Why is Christmas in Iceland so special?

  • In Iceland Christmas lasts for 26 days, from the 11th of December until the 6th of January.
  • Iceland has 13 Santa Clauses, also known as Yule Lads. Christmas begins on the 11th of December when the first Yule Lad comes to down and finished on the 6th of January when the last Yule Lad has left.
  • Icelandic Christmas food is especially tasty. One of their traditional Icelandic Christmas meals is a hog roast called Hamborgarhryggur which is glazed with Coca Cola with a Coca Cola sauce.

What to do at Christmas

Although Christmas is a time for family, there’s still plenty to do in Reykjavik. Music lovers can attend Christmas concerts by some of Iceland’s most beloved musicians or angelic sounding choirs. From the 1st of December, an ice rink will be set up in the main square, letting guests glide around on the ice while surrounded by Christmas decorations. If you want to spend Christmas at a restaurant then make sure you book well in advance as this is one of the busiest times of the year for the city and most places will be booked up.

Christmas folklore

Christmas in Iceland is deeply steeped in colourful and unusual folklore. One especially vibrant tale is that of the 13 Yule Lads, a group of mischievous pranksters who steal from or harass the population. They all have names which characterise their personalities and their favourite way of harassing people. They’re called Pot-scraper, Bowl-licker, Stubby, Spoon-licker, Gully Gawk, Window-peeper, Meat-Hook, Sausage-swiper, Sheep-cote Clod, Skyr-gobbler, Door-sniffer, Door-slammer, and Candle-beggar.

They all live in the highlands with their troll parents Grýla and Leppalúði, and their big black cat called Christmas Cat. The mother Grýla eats naughty children while the father Leppalúði catches them to put in her pot. Christmas Cat also has a taste for children but they need not be naughty, it only eats children who didn’t receive a piece of clothing for Christmas. Each Christmas the Yule lads arrive one by one to terrorise the population, and then from Christmas Day leave one by one.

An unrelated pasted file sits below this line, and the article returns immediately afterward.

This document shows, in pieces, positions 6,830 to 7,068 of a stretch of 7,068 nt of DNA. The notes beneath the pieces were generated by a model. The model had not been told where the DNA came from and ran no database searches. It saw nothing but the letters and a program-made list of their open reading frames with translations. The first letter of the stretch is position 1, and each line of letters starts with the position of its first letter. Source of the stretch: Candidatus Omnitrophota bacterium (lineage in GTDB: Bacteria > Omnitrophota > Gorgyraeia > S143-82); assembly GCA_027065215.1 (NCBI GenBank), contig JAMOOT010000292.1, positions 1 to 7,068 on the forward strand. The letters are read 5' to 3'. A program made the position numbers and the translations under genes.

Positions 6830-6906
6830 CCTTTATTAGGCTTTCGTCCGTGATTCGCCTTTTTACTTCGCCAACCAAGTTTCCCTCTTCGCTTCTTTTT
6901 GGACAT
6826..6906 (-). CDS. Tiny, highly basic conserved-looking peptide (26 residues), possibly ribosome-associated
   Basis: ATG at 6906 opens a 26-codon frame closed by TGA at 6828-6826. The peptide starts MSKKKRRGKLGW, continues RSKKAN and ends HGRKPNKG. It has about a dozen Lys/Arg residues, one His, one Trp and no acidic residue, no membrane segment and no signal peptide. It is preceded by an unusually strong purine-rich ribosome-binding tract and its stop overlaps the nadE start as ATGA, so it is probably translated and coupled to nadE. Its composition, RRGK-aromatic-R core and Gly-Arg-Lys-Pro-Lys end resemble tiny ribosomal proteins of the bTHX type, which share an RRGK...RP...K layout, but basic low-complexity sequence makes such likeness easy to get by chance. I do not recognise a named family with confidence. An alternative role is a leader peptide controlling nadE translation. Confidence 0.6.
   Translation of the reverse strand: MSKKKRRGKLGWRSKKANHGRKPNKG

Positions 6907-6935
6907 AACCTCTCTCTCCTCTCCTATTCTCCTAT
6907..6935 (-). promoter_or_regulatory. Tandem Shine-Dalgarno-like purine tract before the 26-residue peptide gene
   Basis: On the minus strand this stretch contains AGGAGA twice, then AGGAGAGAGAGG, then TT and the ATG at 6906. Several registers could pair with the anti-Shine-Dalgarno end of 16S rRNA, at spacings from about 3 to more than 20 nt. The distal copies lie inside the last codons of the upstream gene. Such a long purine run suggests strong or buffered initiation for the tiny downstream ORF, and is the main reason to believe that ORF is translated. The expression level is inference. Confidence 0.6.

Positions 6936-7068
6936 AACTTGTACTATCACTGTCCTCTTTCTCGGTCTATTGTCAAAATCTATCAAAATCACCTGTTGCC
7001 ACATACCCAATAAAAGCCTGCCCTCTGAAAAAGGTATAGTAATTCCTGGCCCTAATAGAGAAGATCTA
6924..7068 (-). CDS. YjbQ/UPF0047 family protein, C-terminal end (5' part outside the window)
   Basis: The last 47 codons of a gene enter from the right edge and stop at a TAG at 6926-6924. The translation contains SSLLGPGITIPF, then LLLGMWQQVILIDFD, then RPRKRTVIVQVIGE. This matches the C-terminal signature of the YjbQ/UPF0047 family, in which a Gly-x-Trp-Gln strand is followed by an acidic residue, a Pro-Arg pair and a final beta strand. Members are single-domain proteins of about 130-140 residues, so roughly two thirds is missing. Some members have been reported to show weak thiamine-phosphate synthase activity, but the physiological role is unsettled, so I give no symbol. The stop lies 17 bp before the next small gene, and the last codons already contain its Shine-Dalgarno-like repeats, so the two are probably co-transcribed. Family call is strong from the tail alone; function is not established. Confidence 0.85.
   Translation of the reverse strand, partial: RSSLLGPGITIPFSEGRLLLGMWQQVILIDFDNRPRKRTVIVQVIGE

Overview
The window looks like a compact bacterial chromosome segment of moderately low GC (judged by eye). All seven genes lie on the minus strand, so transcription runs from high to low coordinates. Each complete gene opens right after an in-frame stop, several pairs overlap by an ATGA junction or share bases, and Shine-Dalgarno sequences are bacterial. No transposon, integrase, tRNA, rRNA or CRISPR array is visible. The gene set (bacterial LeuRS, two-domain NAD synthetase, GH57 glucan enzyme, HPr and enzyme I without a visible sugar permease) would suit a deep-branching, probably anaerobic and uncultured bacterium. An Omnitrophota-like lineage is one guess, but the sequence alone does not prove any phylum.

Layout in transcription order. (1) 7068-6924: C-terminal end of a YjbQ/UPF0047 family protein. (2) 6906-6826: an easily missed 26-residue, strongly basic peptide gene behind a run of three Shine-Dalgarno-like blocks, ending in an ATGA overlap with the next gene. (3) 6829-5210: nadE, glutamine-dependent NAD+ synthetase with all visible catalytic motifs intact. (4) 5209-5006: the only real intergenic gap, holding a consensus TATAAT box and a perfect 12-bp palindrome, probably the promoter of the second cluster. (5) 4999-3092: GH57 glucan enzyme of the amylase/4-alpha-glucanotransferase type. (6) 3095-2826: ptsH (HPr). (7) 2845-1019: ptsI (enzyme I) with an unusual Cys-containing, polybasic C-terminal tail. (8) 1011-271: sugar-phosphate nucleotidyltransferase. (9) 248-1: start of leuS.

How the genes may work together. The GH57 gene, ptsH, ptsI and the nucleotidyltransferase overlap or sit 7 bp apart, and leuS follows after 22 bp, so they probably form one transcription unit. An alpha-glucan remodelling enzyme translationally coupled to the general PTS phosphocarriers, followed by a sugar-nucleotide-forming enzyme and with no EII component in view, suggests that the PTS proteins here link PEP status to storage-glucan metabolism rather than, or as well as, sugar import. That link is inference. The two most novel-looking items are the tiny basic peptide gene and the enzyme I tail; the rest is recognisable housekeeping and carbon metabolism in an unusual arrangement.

New Year’s eve in Reykjavik

Reykjavik celebrates New Year’s Eve like no other place. When the night comes around the sky is lit up by hundreds of fireworks, turning the horizon alive. During New Year’s Eve, the ban on fireworks is lifted for a week so that everyone can purchase as many fireworks as is possible and let them off to celebrate the new year.

Another unusual tradition is to visit a bonfire of which there are ten in Reykjavik and seven more in the Great-Reykjavik area. It’s not just the capital city that starts these but also the entirety of Iceland with over 90 bonfires burning throughout the country. The ancient tradition first came about when Icelandic people would use them as signposts for the elves trekking through the sark winter nights on New Year’s Eve.